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Seebacher, F. & Franklin, C. E. (2007) Redistribution of blood within the body is important for thermoregulation in an ectothermic vertebrate (Crocodylus porosus). Journal of Comparative Physiology B, 177 841–848. 
Added by: Sarina (09 Jun 2020 07:23:48 UTC)   
Resource type: Journal Article
DOI: 10.1007/s00360-007-0181-4
BibTeX citation key: Seebacher2007
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Categories: Englisch = English
Keywords: Thermoregulation = Thermoregulation
Creators: Franklin, Seebacher
Collection: Journal of Comparative Physiology B
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Abstract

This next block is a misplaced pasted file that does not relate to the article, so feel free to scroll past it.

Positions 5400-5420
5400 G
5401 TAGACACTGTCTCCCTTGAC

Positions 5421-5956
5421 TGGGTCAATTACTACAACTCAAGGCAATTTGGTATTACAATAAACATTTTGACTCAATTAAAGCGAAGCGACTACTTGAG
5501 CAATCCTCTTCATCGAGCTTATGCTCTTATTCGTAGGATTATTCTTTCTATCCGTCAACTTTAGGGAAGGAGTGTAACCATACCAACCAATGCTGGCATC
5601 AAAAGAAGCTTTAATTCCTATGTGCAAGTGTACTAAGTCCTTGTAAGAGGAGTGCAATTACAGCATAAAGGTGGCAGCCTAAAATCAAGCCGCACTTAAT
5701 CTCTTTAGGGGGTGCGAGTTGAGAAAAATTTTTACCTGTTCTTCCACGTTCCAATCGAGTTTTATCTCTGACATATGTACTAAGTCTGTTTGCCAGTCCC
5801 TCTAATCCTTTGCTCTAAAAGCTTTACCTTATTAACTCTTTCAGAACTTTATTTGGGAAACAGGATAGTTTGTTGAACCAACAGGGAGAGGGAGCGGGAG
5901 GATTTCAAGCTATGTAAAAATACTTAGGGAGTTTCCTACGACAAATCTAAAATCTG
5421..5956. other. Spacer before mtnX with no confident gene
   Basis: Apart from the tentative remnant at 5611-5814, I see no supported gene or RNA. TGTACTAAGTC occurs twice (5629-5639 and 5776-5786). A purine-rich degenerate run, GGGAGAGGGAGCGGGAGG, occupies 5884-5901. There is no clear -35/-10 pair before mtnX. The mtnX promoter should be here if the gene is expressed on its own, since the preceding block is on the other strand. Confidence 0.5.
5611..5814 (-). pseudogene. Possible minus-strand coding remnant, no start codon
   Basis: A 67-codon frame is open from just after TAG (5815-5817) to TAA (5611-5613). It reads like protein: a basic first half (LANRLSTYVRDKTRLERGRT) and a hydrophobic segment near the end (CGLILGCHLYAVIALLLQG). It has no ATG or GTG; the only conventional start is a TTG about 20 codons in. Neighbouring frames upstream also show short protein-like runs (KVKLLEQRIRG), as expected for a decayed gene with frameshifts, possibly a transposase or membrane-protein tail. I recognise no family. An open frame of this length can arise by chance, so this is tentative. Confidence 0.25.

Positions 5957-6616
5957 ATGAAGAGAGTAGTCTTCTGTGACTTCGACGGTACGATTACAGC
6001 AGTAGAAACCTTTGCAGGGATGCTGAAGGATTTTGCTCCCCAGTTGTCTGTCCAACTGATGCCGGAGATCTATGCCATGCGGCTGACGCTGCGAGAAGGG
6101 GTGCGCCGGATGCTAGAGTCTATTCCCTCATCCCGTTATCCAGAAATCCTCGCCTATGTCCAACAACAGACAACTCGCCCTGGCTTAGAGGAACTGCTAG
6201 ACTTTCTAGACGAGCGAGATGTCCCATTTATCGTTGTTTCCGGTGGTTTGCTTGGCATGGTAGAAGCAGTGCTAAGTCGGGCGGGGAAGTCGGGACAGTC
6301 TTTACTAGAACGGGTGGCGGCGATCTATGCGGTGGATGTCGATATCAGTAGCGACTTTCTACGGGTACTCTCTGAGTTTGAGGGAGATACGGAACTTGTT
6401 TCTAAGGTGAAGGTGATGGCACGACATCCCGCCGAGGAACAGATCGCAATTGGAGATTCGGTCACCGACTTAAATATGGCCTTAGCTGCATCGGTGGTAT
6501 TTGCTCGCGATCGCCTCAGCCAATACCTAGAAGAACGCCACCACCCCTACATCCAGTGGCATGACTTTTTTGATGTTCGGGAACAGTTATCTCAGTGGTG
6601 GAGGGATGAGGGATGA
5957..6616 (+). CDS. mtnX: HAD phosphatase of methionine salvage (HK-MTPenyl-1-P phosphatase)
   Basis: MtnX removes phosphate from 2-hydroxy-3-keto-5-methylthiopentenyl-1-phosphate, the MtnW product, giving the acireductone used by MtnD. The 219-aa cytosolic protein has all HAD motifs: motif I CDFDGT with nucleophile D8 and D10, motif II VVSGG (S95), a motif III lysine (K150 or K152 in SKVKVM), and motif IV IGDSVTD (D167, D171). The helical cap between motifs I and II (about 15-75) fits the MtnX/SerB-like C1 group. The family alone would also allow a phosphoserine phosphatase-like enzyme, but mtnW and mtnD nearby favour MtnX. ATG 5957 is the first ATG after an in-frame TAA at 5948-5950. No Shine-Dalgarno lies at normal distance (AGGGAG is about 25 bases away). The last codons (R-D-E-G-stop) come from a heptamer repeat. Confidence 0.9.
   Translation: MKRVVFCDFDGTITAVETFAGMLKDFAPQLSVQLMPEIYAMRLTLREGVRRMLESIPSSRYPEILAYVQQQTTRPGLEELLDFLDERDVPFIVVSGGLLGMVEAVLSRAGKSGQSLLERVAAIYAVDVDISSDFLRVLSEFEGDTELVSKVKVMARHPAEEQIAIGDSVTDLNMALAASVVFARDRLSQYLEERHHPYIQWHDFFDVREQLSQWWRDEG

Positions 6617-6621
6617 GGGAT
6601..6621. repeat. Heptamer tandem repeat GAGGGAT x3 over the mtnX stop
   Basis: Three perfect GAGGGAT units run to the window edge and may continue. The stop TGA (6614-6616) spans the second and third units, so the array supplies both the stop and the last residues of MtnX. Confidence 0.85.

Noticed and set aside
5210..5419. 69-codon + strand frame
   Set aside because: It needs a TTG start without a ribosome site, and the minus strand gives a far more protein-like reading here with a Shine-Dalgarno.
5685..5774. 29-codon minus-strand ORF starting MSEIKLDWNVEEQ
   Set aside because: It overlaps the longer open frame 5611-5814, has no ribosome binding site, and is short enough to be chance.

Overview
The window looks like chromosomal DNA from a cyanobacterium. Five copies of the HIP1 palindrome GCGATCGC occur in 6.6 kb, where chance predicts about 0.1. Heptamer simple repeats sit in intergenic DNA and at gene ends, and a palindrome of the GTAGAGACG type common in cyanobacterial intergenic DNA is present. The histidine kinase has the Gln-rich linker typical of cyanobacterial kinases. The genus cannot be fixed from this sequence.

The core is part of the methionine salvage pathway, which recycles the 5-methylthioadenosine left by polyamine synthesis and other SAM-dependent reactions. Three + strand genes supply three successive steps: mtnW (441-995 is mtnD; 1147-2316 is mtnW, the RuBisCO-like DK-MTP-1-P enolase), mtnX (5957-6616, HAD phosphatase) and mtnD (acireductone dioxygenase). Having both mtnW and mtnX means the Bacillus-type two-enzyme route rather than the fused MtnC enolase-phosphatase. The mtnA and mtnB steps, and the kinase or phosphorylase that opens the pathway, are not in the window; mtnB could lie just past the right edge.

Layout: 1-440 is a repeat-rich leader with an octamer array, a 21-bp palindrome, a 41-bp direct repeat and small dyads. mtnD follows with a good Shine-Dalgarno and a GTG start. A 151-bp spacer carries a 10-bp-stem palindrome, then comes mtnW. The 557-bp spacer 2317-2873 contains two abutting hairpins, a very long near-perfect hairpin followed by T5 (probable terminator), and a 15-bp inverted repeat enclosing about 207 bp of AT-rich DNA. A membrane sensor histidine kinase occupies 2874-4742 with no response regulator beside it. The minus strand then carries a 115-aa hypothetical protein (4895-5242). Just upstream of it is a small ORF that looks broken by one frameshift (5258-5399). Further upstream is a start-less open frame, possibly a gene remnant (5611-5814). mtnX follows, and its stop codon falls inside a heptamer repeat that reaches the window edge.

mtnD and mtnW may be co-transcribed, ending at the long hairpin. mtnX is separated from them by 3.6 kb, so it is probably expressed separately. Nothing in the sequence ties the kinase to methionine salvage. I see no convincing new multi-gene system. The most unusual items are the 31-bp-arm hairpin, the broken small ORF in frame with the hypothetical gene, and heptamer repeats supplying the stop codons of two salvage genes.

Changes in blood flow are a principal mechanism of thermoregulation in vertebrates. Changes in heart rate will alter blood flow, although multiple demands for limited cardiac output may compromise effective thermoregulation. We tested the hypothesis that regional differences in blood flow during heating and cooling can occur independently from changes in heart rate. We measured heart rate and blood pressure concurrently with blood flow in the crocodile, Crocodylus porosus. We measured changes in blood flow by laser Doppler flowmetry, and by injecting coloured microspheres. All measurements were made under different heat loads, with and without blocking cholinergic and β-adrenergic receptors (autonomic blockade). Heart rates were significantly faster during heating than cooling in the control animals, but not when autonomic receptors were blocked. There were no significant differences in blood flow distribution between the control and autonomic blockade treatments. In both treatments, blood flow was directed to the dorsal skin and muscle and away from the tail and duodenum during heating. When the heat source was switched off, there was a redistribution of blood from the dorsal surface to the duodenum. Blood flow to the leg skin and muscle, and to the liver did not change significantly with thermal state. Blood pressure was significantly higher during the autonomic blockade than during the control. Thermal time constants of heating and cooling were unaffected by the blockade of autonomic receptors. We concluded that animals partially compensated for a lack of differential heart rates during heating and cooling by redistributing blood within the body, and by increasing blood pressure to increase flow. Hence, measures of heart rate alone are insufficient to assess physiological thermoregulation in reptiles.
  
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